Run Baby Run
A question we’re often asked here at Spikes HQ is ‘How do I start running?‘ So, we figured it was about time we addressed it. The beauty of running is that you don’t really need any special kit, you don’t have to assemble a team or work around gym opening hours – you can just lace up your trainers and go. It really is just as easy as that. It seems people are expecting a more complicated answer, but in very basic terms, the answer to the question ‘How do I start running?’ is ‘Put one foot in front of the other and just go.’
The more questions you ask, the more you’re looking for an excuse to not do it really. You don’t need to worry about having a coach teach you about proper form and all that (you can worry about that down the line if needs be), basically, the only way to get going is to stop thinking about it and just get out and do it.
However, we do understand the first time out there can be an intimidating thing, so here are some pointers to help you along the way:
Get a gait analysis
This is important. Go to a running shop and get a gait analysis done before you buy any trainers. A gait analysis is where you run on a treadmill for roughly 30 second while a machine analyses your running style. From that, a professional in a running shop will be able to advise you on the best kind of shoe for you. If you run in the wrong kind of trainers, it can lead to injury, so it’s best to get this done. The test is free, the trainers are not (just a heads up).
Jiggly bits or no jiggly bits, Lycra must become your friend. If you want to make your running life easier on yourself, embrace stretchy tightness. Also embrace dri-fit and wickable fabrics so you don’t feel like you’re drowning in a sea of your own sweat whenever you hit the road. Classic rookie mistake with new runners is to wear the heavy cotton T Shirt, a big baggy hoodie and big baggy sweatpants because you don’t want anyone to see what you’re doing. Those things do not make you invisible. The only thing they do is make your running experience unpleasant. So, don Lycra and learn quickly how to not give a crap what anyone else thinks. People don’t pay nearly as much attention to us as we like to think they do anyway.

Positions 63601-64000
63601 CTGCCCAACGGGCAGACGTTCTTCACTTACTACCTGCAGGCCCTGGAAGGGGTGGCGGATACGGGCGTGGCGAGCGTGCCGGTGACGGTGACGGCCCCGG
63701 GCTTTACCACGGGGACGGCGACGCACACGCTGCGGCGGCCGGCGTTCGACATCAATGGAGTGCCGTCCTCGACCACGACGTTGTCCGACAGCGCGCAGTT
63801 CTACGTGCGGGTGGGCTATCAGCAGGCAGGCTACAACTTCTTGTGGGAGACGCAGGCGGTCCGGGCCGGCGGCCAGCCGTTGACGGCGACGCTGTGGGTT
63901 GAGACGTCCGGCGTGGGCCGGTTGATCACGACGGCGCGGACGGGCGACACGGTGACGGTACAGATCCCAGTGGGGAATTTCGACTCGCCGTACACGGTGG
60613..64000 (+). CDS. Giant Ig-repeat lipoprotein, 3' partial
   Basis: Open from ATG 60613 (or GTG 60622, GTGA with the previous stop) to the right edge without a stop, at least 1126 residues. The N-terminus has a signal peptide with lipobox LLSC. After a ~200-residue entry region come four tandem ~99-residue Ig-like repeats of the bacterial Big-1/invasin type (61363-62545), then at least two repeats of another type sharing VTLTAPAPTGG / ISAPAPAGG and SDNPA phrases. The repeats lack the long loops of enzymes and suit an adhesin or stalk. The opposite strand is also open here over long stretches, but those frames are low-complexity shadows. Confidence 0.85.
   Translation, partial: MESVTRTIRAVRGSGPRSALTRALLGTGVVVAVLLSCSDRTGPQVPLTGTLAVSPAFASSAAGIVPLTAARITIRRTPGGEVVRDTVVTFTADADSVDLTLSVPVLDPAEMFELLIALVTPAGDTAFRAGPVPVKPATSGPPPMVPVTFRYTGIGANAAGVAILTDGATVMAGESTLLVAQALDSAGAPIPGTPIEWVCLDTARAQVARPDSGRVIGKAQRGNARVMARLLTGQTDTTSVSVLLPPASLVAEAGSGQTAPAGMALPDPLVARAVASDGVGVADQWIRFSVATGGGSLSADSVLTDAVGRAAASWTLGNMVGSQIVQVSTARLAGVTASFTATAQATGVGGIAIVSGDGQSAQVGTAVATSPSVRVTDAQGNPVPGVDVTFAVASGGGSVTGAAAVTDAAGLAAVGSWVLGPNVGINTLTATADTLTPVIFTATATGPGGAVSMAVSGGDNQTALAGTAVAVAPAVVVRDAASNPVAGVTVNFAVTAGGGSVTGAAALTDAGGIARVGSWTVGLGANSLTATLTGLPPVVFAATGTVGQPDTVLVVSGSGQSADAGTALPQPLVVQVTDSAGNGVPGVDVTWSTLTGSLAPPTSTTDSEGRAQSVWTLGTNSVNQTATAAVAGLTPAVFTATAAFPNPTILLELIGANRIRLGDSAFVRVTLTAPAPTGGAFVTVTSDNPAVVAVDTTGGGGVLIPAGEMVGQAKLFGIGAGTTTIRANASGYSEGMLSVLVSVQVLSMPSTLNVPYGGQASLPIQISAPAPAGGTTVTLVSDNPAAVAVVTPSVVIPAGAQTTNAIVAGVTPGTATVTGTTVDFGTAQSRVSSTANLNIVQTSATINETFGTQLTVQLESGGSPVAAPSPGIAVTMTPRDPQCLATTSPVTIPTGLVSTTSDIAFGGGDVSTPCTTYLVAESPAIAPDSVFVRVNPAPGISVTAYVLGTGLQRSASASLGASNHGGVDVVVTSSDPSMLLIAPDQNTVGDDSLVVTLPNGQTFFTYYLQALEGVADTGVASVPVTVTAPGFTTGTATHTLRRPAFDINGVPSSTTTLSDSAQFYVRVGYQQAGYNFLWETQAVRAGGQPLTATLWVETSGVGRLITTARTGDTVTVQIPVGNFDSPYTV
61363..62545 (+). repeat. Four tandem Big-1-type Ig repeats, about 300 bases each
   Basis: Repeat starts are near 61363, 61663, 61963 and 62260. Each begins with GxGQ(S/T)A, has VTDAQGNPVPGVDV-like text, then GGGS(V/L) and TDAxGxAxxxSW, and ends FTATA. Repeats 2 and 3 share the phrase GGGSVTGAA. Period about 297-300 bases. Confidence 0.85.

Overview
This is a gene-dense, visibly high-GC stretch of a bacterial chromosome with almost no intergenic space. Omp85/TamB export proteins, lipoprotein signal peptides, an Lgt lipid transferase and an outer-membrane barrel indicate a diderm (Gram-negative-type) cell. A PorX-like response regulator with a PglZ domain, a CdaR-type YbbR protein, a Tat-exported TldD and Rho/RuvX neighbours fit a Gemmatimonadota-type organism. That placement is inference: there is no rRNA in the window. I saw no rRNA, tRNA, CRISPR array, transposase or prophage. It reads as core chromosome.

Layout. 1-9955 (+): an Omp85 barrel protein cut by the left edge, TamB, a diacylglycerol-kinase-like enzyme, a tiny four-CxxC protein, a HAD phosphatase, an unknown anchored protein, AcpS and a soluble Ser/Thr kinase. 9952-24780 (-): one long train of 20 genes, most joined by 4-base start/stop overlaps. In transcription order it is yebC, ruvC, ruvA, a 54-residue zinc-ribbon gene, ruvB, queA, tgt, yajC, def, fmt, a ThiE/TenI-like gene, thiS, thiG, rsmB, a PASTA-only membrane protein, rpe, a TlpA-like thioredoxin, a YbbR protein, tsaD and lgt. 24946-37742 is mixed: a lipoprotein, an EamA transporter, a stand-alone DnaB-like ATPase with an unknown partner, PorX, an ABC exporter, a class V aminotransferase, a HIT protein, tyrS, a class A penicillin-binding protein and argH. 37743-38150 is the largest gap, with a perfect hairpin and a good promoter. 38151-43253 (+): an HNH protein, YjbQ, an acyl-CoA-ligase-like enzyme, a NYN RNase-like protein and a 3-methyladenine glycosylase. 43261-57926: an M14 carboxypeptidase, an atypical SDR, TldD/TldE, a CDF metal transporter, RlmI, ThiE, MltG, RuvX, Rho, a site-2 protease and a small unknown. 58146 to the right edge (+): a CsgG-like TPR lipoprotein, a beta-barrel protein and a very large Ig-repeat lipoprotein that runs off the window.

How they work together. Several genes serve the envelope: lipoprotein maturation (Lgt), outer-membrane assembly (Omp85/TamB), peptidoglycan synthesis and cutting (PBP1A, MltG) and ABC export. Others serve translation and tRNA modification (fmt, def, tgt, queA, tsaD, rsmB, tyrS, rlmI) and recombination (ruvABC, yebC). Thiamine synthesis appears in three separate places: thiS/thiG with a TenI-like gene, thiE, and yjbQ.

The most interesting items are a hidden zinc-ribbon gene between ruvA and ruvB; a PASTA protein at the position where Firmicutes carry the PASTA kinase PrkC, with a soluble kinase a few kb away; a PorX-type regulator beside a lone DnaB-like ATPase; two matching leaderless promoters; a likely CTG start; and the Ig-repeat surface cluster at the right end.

Join a running club
Know you have difficulty running alone? Find a running club in your area so you know you have at least one run a week with other people and start forming a habit of a regular run on a certain day.
Understand there will be pain
We can’t front, running does hurt when you first start. Your body kind of hates you, but it soon gets over it. Prepare yourself for that pain and learn early on that it’s as much a mental game as it is physical. It’s all about how you’re gonna push through that pain to finish the job at hand. Pain is temporary. Victory is forever.
Sign up for a race
Have trouble sticking to something? Sign up for a race (and don’t just opt for the 5K – you’re capable of doing more), that way you have a training plan you have to stick to. It gives you a goal to work towards and helps ensure you don’t just give up after a couple of runs.
Keep a training diary
Keep a log of your runs; the good, the bad and the ugly. Mark down everything from what you ate beforehand to what you wore and what the weather was like. Detail the run, the highs and lows – that way, you may be able to identify patterns that lead to bad runs and just generally understand your running a bit more.
Get an app
There are tons of great running apps out there such as Nike+ or Runkeeper. Get one of those on your phone and it’ll track your distance and speed. This is great for clocking your progress and seeing how far you’ve come.
So there you have it. Wait, you’re still reading this? Surely you should have your trainers on and be heading out the door by now? Go on, GO!